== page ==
Say No to Sucralose

Say No to Sucralose

Diet sodas, sugar free cakes and candies all have one thing in common - they are sweetened with sucralose.  Sucralose, an artificial sweetener that is 600 times sweeter than sugar, was approved for use in foods by the Food and Drug Administration in 1998.  Currently, it is the highest selling artificial sweetener in the US, being used in over 4,500 food items and topping sales at $177 million. The FDA claims that there have been over 100 studies performed with sucralose, boasting its safety for human use, however, further investigation reveals a serious concern for its presence in our foods

Sucralose is said to be made from sugar so it tastes like sugar, however the chemical processes the original sugar molecule goes through to become sucralose makes it appear more similar in nature to DDT, an insecticide that is hazardous to human health. The finished product cannot be found in nature and also contains chlorine, which has been found in numerous studies to be dangerous to human health.  Sucralose approval by the FDA leads people to believe it is safe, but its true effects have not been sufficiently tested.

Of the numerous studies the FDA has conducted on sucralose, only 2 contain human participants, and furthermore only 23 people were actually tested with ingesting sucralose.  The longest term study completed is four days and looks at how sucralose effects tooth decay.  Of the remaining studies, most were done with animals, and serious side effects were found to occur.  High doses of sucralose caused decreased red blood cell production, male infertility, brain lesions, enlarged kidneys, and spontaneous abortions.  A study done at Duke University found healthy bacteria in the guts of rats reduced by up to 50% along with overall body weight increases. A study reported in The Journal of Mutation Research found large doses of sucralose damaging DNA in mice and a study done by the American Association of Occupational Health reports that sucralose may be associated with migraines.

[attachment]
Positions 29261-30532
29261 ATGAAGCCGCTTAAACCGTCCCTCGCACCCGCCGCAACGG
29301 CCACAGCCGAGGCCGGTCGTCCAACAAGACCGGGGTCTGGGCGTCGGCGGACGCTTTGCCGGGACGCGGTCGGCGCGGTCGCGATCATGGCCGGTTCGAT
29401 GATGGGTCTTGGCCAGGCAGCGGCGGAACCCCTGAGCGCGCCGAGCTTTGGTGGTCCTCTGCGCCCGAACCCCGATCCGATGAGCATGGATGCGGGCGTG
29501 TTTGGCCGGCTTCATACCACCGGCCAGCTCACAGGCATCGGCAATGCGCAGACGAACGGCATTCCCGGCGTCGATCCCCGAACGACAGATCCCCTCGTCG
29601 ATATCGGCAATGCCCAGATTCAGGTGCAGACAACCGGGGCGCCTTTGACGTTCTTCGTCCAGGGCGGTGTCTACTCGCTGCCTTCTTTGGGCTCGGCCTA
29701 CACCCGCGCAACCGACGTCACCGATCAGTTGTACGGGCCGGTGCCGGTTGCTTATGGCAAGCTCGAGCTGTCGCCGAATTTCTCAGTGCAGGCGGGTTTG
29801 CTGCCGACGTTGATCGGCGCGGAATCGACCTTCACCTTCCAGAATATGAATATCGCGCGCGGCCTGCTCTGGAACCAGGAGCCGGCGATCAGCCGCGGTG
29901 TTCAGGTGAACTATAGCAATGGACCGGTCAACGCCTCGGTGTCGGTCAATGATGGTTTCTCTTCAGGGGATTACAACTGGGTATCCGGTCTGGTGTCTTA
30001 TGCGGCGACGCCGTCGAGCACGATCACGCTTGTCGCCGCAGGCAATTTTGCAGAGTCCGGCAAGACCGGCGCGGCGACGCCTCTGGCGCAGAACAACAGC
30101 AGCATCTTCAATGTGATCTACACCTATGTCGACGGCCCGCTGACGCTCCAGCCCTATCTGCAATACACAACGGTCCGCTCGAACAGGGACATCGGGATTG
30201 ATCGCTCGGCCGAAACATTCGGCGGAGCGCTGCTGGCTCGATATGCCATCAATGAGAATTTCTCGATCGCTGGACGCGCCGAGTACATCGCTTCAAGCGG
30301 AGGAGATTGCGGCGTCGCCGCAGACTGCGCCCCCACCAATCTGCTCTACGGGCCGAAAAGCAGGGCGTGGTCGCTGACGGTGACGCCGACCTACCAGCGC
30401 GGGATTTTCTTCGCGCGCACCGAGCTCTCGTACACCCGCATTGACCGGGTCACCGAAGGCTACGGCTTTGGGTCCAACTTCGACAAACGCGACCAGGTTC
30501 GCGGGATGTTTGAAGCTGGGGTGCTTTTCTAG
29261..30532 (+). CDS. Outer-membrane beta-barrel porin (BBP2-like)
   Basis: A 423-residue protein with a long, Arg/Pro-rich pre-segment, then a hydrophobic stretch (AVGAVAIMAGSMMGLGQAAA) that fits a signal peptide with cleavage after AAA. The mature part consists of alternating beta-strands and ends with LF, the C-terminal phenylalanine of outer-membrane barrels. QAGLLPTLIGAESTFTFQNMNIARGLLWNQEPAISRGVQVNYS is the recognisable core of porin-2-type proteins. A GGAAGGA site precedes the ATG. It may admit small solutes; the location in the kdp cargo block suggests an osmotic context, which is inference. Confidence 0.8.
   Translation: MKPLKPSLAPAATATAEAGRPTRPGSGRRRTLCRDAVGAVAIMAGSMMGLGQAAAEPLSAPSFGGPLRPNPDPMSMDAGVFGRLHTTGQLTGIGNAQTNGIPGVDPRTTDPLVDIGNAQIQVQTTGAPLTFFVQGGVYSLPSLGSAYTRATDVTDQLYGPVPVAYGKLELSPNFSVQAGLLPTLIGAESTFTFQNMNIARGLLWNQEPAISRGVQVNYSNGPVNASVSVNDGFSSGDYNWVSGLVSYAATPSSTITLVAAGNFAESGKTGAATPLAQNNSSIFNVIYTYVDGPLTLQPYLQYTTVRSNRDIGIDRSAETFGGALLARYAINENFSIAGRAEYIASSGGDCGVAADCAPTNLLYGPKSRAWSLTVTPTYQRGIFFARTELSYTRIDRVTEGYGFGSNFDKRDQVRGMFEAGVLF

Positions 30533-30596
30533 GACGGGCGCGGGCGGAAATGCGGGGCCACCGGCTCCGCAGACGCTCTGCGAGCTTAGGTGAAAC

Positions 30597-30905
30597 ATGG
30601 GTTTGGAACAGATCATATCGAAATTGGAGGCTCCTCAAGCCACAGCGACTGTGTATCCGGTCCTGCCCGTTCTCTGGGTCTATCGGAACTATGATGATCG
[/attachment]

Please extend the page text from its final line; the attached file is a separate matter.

Educate yourself on what products in your diet may contain sucralose by reading labels.   If you find yourself looking for sugar free beverages and food items that contain sucralose, direct your attention to more natural options such as mineral water, black and green teas, coffee. vegetables, fruits, nuts and seeds and meats.  Choosing natural foods your body can recognize and has adapted to for thousands of years will ensure your best chances of health.  The more artificial things become, the more disease may manifest itself in your body. The FDA may say sucralose is OK but you may be better off without it. 


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